Fig. 2.
Fig. 2.

Growth chamber germination for norway maple cultivars, hybrids, or species with the (A) 2004 and (B) 2005 seed lot. Cultivars Keithsform and Warrenred are interspecific hybrids (Acer truncatum ×platanoides). All values are means ± se. Mean separation of cultivars (lowercase letters) by Duncan's multiple range test at P ≤ 0.05.

Citation: HortTechnology hortte 19, 1; 10.21273/HORTSCI.19.1.120

Similar germination (0%–35%; 0%–25%) was observed among the cultivars during the first 2 years of the study (Fig. 2, A and B). Germination was much lower (0%–13%) in the third year. Germination may have been lower in the third year because of a system failure experienced (19 Jan. 2007 and 12 Mar. 2007) in two of the growth chambers. This system failure caused air temperatures to rise to 44 and 38 °C, respectively, for a few hours and may have damaged seeds.

Open landscape and forest germination.

No germination occurred in 2004 when seeds were enclosed in plastic mesh bags. For this reason, a follow-up germination experiment was conducted on the most productive and highest germinating 2004 seed (‘Keithsform’). This experiment was performed as described under growth chamber germination with or without plastic mesh bags to decide whether bags inhibited germination. For this study, it was concluded that the bags did not inhibit germination, although germination was low (3% with bags, 0% without bags). Watanabe et al. (2002) conducted similar field germination studies on apple of peru (Nicandra physalodes) in fiberglass mesh bags and found that seeds germinated in bags.

The Pennsylvania State University Plant Disease Clinic (University Park, PA) identified two fungal pathogens, Alternaria and Mucor, and possible insect damage among the seeds recovered for the field germination experiments in 2004. Alternaria or Mucor may have infected and killed seeds before or after germination (Agarwal and Sinclair, 1997; Chelkowski and Visconti, 1992). Because the open landscape site was not sterilized with chemicals such as dazomet in 2004, germination may have been lower because of the presence of these pathogenic soil microorganisms.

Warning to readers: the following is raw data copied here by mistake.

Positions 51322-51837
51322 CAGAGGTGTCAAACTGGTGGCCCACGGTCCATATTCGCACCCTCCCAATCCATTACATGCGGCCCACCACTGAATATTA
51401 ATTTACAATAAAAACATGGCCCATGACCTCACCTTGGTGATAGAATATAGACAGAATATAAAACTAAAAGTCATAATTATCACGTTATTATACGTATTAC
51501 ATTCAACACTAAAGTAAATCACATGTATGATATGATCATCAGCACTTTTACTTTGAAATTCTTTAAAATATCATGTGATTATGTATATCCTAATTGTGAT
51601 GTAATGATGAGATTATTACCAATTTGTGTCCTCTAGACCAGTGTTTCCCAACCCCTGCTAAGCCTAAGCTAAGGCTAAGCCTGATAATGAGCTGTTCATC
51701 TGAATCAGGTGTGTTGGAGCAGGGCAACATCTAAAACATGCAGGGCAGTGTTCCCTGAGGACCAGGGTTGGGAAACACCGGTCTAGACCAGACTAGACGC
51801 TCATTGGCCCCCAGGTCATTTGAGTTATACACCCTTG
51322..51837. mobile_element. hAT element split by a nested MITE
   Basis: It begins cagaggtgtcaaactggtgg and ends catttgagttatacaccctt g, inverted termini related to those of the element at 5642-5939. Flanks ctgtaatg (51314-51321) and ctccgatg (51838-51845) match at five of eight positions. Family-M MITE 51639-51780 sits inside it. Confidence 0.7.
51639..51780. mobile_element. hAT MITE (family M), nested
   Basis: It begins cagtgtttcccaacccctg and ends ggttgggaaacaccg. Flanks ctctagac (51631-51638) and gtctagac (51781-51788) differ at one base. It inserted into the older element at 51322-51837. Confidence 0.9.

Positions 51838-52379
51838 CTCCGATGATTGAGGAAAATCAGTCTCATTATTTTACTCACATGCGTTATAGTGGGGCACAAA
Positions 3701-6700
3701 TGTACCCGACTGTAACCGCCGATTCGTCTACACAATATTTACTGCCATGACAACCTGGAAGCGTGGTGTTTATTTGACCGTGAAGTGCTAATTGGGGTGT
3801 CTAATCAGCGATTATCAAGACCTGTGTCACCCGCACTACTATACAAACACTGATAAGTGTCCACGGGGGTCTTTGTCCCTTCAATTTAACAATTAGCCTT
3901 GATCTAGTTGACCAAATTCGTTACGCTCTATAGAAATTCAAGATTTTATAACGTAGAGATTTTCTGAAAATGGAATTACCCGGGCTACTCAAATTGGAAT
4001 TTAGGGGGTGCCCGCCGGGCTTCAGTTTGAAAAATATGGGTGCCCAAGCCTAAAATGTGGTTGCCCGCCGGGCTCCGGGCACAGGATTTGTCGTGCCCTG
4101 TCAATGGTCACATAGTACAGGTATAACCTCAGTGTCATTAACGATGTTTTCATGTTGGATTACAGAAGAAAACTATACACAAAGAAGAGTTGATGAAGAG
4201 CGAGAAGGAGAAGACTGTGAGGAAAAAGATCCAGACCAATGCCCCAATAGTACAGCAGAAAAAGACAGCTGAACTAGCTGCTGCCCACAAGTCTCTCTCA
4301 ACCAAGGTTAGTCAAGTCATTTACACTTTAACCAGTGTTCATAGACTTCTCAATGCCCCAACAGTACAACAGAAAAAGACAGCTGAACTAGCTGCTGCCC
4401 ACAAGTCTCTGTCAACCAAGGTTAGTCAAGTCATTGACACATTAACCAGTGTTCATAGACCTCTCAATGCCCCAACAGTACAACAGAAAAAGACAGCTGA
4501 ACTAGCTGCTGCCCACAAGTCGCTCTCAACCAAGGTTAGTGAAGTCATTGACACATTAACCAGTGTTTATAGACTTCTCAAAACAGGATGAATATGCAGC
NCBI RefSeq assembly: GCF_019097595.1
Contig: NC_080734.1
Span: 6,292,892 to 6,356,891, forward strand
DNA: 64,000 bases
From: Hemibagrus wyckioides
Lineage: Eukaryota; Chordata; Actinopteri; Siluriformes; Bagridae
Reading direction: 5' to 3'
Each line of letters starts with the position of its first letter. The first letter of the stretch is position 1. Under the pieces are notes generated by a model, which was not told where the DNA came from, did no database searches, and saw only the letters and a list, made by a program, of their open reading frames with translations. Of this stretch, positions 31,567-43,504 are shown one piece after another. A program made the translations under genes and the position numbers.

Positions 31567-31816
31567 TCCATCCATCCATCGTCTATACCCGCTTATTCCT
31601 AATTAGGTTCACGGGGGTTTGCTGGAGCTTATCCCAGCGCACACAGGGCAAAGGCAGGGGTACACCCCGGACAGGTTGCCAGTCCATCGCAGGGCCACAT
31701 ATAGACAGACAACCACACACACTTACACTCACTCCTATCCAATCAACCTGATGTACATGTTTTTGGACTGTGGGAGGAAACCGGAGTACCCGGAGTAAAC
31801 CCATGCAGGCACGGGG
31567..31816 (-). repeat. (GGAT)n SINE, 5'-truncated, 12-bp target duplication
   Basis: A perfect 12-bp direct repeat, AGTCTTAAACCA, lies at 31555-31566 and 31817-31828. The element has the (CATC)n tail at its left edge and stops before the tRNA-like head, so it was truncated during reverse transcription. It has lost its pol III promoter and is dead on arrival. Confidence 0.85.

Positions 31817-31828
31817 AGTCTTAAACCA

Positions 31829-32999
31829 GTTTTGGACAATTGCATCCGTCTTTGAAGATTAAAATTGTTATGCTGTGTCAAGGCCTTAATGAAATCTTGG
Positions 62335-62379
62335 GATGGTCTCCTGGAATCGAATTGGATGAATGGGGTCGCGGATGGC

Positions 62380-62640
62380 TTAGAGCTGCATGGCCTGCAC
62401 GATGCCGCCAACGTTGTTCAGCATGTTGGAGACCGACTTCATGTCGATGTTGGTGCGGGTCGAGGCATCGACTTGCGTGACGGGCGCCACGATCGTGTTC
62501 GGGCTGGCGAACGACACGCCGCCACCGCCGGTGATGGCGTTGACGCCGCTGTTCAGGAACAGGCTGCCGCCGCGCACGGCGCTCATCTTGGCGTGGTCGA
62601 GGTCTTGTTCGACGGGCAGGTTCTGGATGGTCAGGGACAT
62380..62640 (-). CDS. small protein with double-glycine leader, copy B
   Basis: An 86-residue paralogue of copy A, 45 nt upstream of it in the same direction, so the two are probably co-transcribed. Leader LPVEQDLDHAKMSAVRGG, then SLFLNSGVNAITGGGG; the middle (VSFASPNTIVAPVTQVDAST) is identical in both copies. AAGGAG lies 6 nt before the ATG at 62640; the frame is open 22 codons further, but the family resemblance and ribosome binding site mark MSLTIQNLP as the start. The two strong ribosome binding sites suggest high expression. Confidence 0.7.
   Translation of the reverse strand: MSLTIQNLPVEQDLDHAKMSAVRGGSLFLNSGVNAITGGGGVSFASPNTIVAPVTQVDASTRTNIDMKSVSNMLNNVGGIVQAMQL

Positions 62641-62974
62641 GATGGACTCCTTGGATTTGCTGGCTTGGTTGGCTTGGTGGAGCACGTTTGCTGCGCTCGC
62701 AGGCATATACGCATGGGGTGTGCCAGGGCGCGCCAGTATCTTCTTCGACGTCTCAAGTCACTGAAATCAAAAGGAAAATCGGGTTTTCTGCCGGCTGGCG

All germination at the open landscape site was categorized as low during 2005 and 2006, with the highest germination occurring in 2005 for most cultivars. Germination rates in 2005 ranged from 3% to 23% (Fig. 3). ‘Fairview’ (23%) germinated at a significantly greater rate than all cultivars. ‘Warrenred’ (8%), ‘Erectum’ (3%), ‘Keithsform’ (3%), and the species (3%) were the only other seed lots to germinate at this time and did not significantly differ from seed that did not germinate (Fig. 3). In 2006, no significant differences in germination were found (data not shown). ‘Fairview’ (15%), ‘Keithsform’ (3%), and ‘Rubrum’ (3%) were the only cultivars to germinate and show similar rates from 2005 to 2006.

Fig. 3.
Fig. 3.

Open landscape germination for norway maple cultivars, hybrids, or species with the 2005 seed lot. Cultivars Keithsform and Warrenred are interspecific hybrids (Acer truncatum ×platanoides). All values are means ± se. Mean separation of cultivars (lowercase letters) by Duncan's multiple range test at P ≤ 0.05.

Citation: HortTechnology hortte 19, 1; 10.21273/HORTSCI.19.1.120

In the forest, germination was low for all cultivars and did not show significant differences in 2005; however, significant differences were observed in 2006 (data not shown). In 2005, ‘Columnare’, ‘Emerald Queen’, ‘Fairview’, and ‘Globosum’ were the only cultivars to germinate at rates between 3% and 4%. Germination slightly increased between 1% and 15%, respectively, from 2005 to 2006 for ‘Emerald Queen’ and ‘Fairview’, which were the only two cultivars to germinate. ‘Fairview’ (18%) germinated at a significantly greater rate than ‘Emerald Queen’ (5%) in 2006.